Diving with Whale Sharks in the Georgia Aquarium

The shark bumped me before I’d even put on my fins.

“Hello there!” I gurgled into my regulator, then fitted the rest of my gear and dropped below the surface and down to the sandy bottom of the massive blue tank.

Georgia Aquarium’s Ocean Voyager exhibit is unfathomably large—the size of a football field, ranging from 20 to 30 feet deep and filled with 6.3 million gallons of saltwater. What’s more, it’s home to four amazing whale sharks, the world’s largest fish who move through the water like zeppelins on a mission.

We were the small fish in a big pond, and whenever any creature hovered in over us, we dropped down onto the floor and gaze upwards. Gazing up at the highway of fish moving overhead, I felt like an air traffic controller at the Hartsfield-Jackson Atlanta International Airport. One second, a manta ray with his fully extended 16-foot wingspan came soaring past, showing off his soft white underbelly, the next, a whale shark loomed in from the other direction, eclipsing the shimmering indoor lights and turning my world into a deep ocean dark blue. But those were just the big guys—there were also countless trevally, strange guitarfish, zebrafish, jacks and the rare wobbegong. My favorite of all were the gargantuan groupers (as big as me!) that pouted in the corner while I engaged them in a staring contest.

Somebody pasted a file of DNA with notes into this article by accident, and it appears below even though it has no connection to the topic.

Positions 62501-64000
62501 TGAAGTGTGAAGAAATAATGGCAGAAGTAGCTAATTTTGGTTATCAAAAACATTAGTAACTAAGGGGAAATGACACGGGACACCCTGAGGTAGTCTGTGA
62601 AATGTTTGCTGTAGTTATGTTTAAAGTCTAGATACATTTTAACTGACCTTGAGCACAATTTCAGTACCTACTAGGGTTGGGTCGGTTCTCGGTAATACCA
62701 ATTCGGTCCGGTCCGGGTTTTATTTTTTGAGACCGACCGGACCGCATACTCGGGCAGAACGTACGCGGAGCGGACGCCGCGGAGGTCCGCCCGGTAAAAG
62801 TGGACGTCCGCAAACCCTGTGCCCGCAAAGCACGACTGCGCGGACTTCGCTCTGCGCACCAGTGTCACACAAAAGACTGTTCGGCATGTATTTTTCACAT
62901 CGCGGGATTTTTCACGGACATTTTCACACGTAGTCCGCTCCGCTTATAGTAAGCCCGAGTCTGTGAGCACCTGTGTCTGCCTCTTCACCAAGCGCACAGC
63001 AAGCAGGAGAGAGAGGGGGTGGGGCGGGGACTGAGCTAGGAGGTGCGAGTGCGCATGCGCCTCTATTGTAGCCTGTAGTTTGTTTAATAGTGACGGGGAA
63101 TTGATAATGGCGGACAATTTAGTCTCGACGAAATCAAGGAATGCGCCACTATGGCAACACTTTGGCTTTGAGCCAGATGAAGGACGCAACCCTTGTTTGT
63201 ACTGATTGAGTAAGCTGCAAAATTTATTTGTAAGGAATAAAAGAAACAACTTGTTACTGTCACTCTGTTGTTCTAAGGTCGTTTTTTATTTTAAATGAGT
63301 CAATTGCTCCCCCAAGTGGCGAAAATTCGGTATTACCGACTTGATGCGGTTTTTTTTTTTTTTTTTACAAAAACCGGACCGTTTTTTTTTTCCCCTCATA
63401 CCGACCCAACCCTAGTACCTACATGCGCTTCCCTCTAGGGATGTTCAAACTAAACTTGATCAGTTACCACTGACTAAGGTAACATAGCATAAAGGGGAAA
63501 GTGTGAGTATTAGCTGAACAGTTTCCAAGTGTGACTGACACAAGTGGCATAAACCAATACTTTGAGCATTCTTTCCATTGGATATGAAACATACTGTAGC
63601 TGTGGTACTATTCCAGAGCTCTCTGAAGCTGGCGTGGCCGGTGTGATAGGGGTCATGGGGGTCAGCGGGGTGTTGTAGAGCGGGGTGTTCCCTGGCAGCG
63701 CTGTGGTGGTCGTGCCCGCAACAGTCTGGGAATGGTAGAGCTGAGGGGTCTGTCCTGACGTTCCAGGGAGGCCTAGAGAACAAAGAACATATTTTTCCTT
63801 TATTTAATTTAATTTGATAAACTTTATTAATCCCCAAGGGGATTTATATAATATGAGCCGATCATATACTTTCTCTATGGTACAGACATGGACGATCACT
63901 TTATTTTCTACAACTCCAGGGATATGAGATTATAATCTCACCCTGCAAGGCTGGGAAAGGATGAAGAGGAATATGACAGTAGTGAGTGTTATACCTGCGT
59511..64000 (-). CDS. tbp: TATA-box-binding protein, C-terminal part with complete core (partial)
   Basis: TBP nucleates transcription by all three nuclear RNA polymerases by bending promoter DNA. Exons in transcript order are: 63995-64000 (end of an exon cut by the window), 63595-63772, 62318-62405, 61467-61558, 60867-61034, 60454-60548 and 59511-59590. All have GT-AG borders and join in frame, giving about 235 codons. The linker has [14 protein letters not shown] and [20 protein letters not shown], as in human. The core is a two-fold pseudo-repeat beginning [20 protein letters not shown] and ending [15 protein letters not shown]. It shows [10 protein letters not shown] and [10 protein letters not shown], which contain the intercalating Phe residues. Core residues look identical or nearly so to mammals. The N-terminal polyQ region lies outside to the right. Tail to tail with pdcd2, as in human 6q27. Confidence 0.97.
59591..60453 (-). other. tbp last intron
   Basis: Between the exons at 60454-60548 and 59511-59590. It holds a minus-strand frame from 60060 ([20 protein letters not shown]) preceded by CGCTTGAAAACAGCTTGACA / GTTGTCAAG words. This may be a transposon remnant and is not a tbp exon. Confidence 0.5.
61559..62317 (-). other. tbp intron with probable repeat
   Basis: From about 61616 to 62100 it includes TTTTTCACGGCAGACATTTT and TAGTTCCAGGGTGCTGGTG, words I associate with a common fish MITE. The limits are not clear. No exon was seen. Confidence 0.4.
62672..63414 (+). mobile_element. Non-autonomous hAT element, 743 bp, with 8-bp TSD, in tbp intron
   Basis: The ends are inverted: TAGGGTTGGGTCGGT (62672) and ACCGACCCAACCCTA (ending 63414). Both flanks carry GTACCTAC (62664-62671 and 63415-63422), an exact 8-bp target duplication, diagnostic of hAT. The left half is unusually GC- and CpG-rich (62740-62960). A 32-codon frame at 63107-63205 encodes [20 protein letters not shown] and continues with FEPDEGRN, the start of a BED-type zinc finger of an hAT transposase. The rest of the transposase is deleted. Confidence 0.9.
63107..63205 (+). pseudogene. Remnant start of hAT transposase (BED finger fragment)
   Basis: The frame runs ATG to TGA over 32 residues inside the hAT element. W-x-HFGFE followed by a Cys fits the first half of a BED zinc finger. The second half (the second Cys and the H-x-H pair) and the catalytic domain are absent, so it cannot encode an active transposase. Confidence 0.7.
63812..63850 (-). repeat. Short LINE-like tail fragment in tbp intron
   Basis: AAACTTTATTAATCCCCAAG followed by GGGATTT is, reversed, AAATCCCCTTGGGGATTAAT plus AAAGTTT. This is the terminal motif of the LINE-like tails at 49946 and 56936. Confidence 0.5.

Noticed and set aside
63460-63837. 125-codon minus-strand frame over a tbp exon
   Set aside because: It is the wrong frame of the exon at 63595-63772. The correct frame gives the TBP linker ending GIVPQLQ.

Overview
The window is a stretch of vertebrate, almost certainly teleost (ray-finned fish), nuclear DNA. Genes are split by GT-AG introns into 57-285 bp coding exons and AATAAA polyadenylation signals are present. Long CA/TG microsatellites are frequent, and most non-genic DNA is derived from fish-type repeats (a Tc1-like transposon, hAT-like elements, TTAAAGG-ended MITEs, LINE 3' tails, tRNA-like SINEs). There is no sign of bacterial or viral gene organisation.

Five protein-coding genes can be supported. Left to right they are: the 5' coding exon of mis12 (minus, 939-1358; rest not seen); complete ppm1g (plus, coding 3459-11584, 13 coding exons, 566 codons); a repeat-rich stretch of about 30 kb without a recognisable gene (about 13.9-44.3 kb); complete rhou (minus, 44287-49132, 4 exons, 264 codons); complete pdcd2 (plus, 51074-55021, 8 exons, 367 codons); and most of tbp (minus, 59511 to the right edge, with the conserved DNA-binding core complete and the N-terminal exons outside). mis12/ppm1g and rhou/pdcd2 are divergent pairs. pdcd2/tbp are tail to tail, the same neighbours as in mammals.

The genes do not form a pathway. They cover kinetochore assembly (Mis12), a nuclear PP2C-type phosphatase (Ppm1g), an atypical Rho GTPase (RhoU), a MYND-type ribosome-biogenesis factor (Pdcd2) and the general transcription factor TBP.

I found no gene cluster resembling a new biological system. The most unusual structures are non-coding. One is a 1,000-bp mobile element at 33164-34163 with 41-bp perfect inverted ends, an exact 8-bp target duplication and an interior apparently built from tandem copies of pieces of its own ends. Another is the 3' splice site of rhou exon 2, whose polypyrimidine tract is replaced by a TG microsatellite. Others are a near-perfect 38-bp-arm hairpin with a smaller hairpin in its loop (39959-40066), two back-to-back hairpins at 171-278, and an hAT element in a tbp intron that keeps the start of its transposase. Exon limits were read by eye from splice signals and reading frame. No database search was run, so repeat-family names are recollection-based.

All the while, crowds of people lined up on the opposite side of the 2-foot thick plexiglass wall, waving at us divers. I waved back, then showed off with a back flip before scurrying back to the wonderful fish that swarmed about.

No matter that this city is “landlocked”, Atlanta’s ocean is one of the most exciting I’ve ever explored. Kicking gently through the blue, I felt like I was back in the Maldives or Palau, where the ocean is endless and the fish rule.

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Every time a whale shark approached, I wanted to shout “INCOMING!” to the others, but all I could muster was a stream of silvery bubbles. To be this close to the world’s largest (and most interesting) fish was incredible. Up close, whale sharks look airbrushed, as if they had been tagged by graffiti artists with white spray paint. But no—this is their natural pattern, and it is so beautiful.

I have been fortunate to go diving all over the world, but diving at the Georgia Aquarium had my head spinning with glee—I stayed underwater almost 50 minutes, and when it came time to surface, I fixed my eyes on the passing sharks and said goodbye to the gentle giants.

Any certified diver can sign up for a dive at the Georgia Aquarium and non-divers can join any of the special interactive swims and snorkels to get up close and personal with some of the coolest wildlife on Earth. It’s the best way to get wet in Atlanta, and the best way to feel really, really small.

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